Ordinary Life with Gospel Intentionality

Total Church book coverA pair of Brits have a provocative book appearing in the States this month. Tim Chester and Steve Timmis published Total Church in the UK last year, and enough readers here have found it helpful to prompt Crossway Books and Mark Driscoll’s Resurgence ministry to pick up the title in the Re:Lit series. You can watch Tim Chester introduce the book at Crossway's blog.

Chester’s and Timmis’s refrain for what they are advocating in the book is “ordinary life with gospel intentionality.” They make a case for the church’s need to exercise “dual fidelity” to the content of the spoken gospel and the context of a relational community.

Tim Chester kindly agreed to answer a few questions below for the DG blog.

DG: Tim, what do you and Steve Timmis mean by the title Total Church?

Tim Chester: The phrase is actually adapted from the world of football (or soccer in the States!). “Total football” was a style of play associated with the Dutch international side in the 1970s.

“Total church” is our way of capturing the idea that church is not one activity in our lives. Church isn’t a meeting you attend or a building your enter. It’s our identity, our community, our family.  It’s the context for the totality of the Christian life.

DG: How would you summarize the message of the book?

TC: Total Church argues for two core principles: We need to be gospel-centered and community-centered.

Being gospel-centered means we’re word-centered (because the gospel is a message; it is good news), and it means being mission-centered (because the gospel is a message to be proclaimed; it is good news).

I think most conservative evangelicals are strong on this. But we also need to be community-centered. The Christian community is the biblical context for evangelism, discipleship, pastoral care, social involvement, and so on. That doesn’t mean meetings. It means the shared life of the community.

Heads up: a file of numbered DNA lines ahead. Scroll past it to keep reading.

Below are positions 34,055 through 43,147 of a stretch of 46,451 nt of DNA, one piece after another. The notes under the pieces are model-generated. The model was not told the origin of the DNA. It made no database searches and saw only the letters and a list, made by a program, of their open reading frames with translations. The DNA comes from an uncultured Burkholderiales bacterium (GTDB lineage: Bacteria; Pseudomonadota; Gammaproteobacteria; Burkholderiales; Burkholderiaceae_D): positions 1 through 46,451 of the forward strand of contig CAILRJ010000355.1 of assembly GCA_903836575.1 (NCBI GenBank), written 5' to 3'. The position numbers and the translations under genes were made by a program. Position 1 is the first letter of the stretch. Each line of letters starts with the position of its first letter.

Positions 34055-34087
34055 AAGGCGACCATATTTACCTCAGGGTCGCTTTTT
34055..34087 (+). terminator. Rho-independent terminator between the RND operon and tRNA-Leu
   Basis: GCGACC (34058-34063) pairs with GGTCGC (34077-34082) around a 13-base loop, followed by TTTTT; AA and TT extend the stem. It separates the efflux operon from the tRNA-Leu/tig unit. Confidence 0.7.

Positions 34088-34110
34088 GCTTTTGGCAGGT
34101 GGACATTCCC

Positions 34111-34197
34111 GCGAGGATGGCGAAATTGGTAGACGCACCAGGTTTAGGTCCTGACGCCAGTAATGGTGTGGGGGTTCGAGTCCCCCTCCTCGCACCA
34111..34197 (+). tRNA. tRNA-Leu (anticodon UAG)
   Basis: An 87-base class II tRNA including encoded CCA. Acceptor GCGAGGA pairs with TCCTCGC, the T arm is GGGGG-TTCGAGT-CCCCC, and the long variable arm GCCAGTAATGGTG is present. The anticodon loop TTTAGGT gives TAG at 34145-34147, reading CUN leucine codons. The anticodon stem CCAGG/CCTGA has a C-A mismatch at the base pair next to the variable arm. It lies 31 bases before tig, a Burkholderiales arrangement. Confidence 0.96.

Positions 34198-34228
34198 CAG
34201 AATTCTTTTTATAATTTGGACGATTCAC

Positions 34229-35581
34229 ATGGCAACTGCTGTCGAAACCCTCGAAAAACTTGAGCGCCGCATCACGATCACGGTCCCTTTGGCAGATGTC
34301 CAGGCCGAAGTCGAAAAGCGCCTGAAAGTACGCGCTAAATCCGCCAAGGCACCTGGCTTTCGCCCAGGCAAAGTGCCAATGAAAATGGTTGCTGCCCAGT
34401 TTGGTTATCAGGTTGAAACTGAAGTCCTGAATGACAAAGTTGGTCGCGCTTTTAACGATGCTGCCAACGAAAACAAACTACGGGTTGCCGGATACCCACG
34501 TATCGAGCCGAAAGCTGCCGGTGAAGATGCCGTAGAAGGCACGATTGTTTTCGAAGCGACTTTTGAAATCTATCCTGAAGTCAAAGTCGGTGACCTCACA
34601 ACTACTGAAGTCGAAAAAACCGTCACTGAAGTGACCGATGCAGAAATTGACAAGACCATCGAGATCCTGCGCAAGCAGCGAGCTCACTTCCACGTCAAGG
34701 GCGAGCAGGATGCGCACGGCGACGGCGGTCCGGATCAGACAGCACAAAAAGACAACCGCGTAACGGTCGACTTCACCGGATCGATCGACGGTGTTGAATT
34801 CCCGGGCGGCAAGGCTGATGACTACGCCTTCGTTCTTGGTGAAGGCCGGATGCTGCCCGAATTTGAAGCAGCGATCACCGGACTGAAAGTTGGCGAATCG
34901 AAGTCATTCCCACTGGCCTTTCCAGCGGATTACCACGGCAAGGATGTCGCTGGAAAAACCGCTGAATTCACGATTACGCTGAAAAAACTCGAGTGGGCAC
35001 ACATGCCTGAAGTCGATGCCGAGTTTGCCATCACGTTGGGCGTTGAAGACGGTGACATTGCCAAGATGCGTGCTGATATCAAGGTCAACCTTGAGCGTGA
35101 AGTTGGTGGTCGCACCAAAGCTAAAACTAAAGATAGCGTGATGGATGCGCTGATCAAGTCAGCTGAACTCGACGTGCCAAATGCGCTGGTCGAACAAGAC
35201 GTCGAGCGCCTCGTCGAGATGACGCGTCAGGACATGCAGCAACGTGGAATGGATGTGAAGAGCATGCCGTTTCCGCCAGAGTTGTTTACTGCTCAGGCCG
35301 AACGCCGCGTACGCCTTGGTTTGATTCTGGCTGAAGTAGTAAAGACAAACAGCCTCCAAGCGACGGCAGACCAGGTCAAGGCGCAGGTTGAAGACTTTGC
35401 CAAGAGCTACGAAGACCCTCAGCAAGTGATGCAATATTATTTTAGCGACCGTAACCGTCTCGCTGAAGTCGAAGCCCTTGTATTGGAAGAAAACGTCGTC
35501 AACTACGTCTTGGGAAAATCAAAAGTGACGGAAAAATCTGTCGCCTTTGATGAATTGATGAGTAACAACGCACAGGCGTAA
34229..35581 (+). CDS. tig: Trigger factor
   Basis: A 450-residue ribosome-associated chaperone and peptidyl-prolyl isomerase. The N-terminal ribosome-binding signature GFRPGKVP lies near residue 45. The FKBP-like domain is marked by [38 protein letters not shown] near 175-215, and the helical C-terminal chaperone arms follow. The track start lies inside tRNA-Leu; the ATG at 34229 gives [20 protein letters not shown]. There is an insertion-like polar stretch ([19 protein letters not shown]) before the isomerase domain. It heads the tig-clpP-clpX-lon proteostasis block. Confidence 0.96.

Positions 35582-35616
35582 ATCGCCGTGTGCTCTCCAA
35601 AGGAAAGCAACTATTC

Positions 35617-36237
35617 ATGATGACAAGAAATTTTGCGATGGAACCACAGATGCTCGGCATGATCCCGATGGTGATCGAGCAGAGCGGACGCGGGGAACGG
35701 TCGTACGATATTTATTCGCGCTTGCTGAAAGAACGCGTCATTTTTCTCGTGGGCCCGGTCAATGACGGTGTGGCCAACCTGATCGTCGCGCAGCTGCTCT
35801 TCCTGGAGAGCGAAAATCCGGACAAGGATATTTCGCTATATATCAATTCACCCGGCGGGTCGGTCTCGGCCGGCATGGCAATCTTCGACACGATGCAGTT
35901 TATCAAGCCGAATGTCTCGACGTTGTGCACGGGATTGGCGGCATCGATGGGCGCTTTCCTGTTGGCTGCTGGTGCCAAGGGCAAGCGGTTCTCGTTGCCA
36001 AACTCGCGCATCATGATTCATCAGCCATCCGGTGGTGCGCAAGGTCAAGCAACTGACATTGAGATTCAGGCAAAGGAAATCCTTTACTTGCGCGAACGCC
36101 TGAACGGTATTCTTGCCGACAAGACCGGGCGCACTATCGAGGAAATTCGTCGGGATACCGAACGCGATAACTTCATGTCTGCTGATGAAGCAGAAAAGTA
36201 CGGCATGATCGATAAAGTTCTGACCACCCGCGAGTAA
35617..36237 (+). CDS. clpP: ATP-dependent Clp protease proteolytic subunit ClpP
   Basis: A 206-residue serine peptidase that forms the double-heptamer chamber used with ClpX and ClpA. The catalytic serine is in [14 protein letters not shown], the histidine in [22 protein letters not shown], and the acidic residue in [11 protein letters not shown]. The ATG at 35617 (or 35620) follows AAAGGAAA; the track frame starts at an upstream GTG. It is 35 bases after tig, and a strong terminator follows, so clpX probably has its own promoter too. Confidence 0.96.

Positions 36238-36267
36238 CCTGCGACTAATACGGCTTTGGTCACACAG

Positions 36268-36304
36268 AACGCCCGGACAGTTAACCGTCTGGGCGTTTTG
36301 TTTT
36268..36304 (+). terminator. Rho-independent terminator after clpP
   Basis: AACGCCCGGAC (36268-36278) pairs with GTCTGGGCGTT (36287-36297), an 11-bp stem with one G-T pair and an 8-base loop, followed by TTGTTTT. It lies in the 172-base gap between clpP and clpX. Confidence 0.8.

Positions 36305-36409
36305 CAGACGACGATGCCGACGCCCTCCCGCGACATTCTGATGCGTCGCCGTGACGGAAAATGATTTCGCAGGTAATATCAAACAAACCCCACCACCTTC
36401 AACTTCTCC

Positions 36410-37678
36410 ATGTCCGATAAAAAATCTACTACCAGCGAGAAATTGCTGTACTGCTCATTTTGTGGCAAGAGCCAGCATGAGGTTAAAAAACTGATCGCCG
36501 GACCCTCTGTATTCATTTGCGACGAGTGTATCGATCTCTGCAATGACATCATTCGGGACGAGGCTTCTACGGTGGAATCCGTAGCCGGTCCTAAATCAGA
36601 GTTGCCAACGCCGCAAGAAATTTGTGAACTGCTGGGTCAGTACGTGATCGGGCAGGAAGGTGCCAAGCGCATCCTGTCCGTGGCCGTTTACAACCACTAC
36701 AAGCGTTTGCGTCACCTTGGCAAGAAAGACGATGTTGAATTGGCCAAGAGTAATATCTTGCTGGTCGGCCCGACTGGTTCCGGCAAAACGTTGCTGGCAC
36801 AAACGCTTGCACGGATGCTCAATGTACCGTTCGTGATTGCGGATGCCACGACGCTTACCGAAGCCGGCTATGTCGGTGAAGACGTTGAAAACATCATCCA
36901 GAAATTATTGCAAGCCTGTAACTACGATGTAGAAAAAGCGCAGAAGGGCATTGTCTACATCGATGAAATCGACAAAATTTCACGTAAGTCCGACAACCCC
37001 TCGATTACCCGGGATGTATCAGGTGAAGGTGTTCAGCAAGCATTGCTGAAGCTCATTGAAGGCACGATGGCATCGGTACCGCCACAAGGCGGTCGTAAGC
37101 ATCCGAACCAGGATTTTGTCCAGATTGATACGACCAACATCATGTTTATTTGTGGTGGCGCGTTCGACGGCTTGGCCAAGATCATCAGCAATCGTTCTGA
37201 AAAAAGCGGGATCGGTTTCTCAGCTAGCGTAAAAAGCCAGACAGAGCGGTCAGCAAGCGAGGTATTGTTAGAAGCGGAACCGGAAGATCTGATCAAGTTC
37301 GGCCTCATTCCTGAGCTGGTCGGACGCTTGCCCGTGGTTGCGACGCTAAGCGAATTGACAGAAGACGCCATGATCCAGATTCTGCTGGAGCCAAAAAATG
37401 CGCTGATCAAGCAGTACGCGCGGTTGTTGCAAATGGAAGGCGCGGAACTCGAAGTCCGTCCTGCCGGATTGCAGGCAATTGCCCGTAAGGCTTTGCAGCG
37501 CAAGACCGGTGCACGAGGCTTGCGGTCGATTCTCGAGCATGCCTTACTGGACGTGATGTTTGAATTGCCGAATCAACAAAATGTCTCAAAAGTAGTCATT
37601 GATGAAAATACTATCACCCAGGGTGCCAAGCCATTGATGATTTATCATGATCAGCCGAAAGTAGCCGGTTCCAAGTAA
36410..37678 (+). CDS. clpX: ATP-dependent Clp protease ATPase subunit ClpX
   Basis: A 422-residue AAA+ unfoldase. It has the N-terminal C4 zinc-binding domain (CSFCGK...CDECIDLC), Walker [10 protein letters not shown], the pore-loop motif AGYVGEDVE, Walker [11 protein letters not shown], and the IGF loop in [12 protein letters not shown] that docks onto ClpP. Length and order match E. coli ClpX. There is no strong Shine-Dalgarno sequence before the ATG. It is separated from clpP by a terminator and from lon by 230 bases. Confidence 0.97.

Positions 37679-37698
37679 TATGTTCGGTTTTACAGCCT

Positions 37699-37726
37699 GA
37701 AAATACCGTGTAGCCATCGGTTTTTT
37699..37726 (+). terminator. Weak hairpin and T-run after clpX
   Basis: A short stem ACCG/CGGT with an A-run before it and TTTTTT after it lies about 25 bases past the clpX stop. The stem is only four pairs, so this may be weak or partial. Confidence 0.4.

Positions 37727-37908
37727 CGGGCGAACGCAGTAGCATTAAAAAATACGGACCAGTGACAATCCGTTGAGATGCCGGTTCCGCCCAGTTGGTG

One of our catchphrases is “ordinary people living ordinary life with gospel intentionality.” It means doing the chores, having meals, watching sports, and so on with an intention to talk about Jesus, to pastor one another with the gospel, and to share that gospel with unbelievers.

DG: At several points in the book, you mention the value of hospitality. Do you see this virtue as lacking in the church today, and is there is an especially significant need for it in the 21st-century church?

TC: Here’s what I think is the key issue. In the book, we tell the story of a young man who invited us to do some street preaching with him. When we said it wasn’t really the way we did things, he clearly doubted our courage and commitment.

We began to talk instead about a whole life lived in mission and community, in which we were always looking to build relationships and always looking to talk about Jesus. By the end of the conversation, he admitted he wasn’t sure if he was up for that.

He wanted evangelism you could do for two hours on a Saturday afternoon and then switch off. Tick. Job done for the week. He didn’t want a missional lifestyle.

I think that’s the issue with hospitality. People want to put church and evangelism into a slot in the schedule. But we need to be sharing our lives with others—with shared meals and open homes. That can be demanding, but it’s also wonderfully enriching.